DOHA, Qatar — Philadelphia is a city known for its sports. More notably — or sometimes notoriously — it’s known for its sports fans. The boisterous crowds backing the Eagles, Flyers, Sixers, Phillies and most recently the Union have earned reputations ranging from passionate to boorish.
But what people may not realize, is how many of those fans are in love with the global game: o jogo bonito, calcio, fútbol, fußball, football, soccer.
As soccer continues its steady growth across the USA, Philadelphia has made a name as one of its main markets. Philadelphians have eyes on leagues all over. They rank high in TV viewership for the Premier League and well beyond it. Its hometown team, the Philadelphia Union, has found recent success in Major League Soccer. That has drawn attention to its manager from Oreland, Jim Curtin, as well as its highly touted development academy and a tenacious style of play which embodies the city’s spirit.
Philadelphia is a soccer town. And that Philadelphia love has shown up in spades at the 2022 World Cup.
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As the World Cup tournament moved to the knockout stages, I met with some Philly fans here in Doha.
Scott Rindos, from Delaware County, told me he sees similarities between World Cup fans and the fervent fan bases from Philadelphia: “Supporters of national teams and local sports teams both feel a sense of immense pride in that the team on the field represents their culture and who they are as a society. When they succeed it feels like the nation or the city succeeds.”
And despite the rivalry many U.S. fans feel toward England — whom they drew 0-0 in the group — Scott told me that England’s fans are the ones that remind him most of Philadelphia:
“They have high confidence in their team and are quite vocal about it, and they are not afraid to hold their team to account for poor results. They also have a swagger about them that can rub other supporters the wrong way.”
Taifa Naeem is from North Philadelphia- near 29th and Jefferson, she says, to be specific- but she lives in Doha now. Naeem’s favorite part of the World Cup experience has been, “Experiencing a sporting event on such an international level, that you don’t know who you will be celebrating with at any given moment from any given country!”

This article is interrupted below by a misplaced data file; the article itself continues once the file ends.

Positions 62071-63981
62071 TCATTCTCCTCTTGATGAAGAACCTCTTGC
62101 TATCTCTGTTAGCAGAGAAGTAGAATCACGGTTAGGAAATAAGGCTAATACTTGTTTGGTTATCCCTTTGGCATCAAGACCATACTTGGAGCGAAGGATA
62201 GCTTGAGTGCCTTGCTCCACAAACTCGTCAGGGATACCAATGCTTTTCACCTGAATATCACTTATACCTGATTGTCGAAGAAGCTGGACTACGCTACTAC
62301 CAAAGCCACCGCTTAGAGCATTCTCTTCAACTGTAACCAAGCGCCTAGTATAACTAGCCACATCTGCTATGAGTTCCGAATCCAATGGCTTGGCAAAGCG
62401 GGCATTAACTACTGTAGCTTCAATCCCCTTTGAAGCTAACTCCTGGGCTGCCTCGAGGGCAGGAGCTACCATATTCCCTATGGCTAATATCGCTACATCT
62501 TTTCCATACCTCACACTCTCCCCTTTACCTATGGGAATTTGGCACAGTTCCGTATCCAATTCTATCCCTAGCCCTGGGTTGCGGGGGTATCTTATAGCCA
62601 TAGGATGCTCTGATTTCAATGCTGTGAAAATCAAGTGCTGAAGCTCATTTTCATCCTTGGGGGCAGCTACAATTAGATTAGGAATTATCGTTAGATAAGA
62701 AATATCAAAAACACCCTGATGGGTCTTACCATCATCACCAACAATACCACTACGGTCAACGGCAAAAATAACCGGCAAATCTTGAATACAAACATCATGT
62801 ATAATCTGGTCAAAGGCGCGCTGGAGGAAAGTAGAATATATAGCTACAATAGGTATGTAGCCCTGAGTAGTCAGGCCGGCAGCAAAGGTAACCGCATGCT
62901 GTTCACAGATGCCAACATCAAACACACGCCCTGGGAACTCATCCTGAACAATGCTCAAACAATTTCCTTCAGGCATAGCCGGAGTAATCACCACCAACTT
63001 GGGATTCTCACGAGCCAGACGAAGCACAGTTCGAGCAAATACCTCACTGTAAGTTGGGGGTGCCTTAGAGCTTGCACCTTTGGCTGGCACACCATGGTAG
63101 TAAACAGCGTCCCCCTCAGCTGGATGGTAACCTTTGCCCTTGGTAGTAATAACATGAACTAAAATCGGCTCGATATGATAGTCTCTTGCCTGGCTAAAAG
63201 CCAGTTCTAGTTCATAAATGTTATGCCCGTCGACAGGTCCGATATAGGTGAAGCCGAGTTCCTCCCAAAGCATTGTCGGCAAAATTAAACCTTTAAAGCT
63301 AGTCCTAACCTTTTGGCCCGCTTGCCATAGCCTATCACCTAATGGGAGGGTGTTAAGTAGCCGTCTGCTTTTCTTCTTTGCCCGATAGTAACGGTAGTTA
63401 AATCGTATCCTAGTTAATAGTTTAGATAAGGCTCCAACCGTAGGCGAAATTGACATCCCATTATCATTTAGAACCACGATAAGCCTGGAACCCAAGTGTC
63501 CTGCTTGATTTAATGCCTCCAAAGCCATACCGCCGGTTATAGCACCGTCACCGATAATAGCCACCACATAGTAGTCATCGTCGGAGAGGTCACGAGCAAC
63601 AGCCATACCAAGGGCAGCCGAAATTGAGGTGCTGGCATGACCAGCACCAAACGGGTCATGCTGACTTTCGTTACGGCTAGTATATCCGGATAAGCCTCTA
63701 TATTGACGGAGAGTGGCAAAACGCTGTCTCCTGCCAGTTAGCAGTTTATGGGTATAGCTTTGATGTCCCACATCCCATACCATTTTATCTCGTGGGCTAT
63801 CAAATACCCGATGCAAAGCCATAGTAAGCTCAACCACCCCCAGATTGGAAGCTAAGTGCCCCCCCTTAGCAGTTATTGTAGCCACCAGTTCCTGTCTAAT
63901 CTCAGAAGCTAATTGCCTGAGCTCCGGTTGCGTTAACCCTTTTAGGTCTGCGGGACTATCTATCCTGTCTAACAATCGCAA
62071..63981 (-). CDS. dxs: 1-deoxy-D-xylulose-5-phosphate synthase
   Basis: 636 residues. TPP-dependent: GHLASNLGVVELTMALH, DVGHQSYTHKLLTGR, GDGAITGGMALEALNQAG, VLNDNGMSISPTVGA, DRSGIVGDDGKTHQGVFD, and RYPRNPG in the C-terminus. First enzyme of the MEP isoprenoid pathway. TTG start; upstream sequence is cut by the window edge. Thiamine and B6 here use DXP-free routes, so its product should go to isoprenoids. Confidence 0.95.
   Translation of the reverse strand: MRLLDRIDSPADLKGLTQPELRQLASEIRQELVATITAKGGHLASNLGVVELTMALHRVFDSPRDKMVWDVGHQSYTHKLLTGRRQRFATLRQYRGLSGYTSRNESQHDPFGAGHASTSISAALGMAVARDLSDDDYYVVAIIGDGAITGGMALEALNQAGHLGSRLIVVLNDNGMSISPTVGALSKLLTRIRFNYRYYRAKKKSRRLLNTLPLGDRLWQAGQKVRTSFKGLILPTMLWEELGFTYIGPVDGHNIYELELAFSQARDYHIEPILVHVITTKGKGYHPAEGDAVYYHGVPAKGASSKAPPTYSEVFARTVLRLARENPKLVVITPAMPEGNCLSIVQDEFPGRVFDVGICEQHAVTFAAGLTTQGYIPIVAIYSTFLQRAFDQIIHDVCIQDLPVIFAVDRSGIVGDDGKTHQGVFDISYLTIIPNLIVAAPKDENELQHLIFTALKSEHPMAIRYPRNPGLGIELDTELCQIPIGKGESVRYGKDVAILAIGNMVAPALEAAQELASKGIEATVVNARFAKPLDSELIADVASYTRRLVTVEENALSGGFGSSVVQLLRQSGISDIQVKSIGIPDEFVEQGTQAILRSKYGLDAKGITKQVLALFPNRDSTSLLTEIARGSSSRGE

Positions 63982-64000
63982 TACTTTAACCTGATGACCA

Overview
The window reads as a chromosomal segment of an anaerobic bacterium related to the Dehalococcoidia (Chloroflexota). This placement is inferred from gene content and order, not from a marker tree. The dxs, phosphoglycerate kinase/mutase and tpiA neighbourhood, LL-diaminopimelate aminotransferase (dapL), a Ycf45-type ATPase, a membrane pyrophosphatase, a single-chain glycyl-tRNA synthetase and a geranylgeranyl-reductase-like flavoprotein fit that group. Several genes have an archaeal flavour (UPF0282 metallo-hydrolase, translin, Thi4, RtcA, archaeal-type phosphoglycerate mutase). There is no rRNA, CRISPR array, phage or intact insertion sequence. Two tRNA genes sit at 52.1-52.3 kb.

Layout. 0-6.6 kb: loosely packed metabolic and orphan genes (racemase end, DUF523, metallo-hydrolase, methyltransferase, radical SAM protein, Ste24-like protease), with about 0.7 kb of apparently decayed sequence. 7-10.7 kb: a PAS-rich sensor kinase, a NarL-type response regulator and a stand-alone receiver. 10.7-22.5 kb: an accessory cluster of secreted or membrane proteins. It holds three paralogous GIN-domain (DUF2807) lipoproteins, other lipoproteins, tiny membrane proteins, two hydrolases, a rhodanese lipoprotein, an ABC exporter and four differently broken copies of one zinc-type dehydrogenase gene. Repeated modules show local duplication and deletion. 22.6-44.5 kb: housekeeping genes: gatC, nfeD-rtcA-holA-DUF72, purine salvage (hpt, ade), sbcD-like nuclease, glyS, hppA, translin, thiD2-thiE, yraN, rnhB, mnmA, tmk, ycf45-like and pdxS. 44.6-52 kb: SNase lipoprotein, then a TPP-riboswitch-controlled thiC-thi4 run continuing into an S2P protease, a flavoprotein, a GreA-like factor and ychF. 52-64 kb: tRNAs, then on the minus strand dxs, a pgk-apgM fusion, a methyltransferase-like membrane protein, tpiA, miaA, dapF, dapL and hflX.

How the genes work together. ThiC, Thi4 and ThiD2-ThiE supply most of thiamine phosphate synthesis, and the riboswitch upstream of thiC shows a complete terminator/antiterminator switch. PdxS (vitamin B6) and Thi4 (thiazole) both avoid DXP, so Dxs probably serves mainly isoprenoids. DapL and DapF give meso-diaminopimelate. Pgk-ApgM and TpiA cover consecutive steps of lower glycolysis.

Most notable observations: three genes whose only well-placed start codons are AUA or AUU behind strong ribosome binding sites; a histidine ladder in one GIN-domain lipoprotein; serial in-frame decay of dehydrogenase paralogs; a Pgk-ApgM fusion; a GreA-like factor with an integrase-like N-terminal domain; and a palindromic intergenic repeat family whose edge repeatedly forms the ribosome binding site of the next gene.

Naeem said she had been impressed by the organization of the event, and how international a sport it truly is. There are fans from all over the world cheering for many different national teams. For example, you’ll see Messi jerseys here on far more fans than just the attending Argentines.
Thinking about Philadelphia’s host city status in 2026, Naeem hopes Philly will show its own international welcome: “It would be wonderful to see Philly include our local and international communities in the festivities to show how we can all be respectful and inclusive while enjoying an international sport.”
Justin Beldyk has been to six matches so far, alongside his cousin Kyle Lawrence, also a Philly native. They’ve seen the USA, Wales, France, Australia, Germany, Japan, Belgium, Canada, Brazil, Serbia and England play. Their favorite part has also been interacting with fans all over the world. They’ve even joined in with their chants and celebrations.
Beldyk flew home last weekend, in time to make it to the Linc for the Eagles versus Packers game. He compared World Cup supporters to Eagles fans that travel to all the away games. In particular, he was reminded of the time the Eagles played in London: “At that time, it was the highest attendance of any London NFL game and the line to get a cheesesteak at Passyunk Ave in London was 4 hours. I was there for that game as well and the atmosphere at the Eagles bar in London, The Admiralty, was amazing.”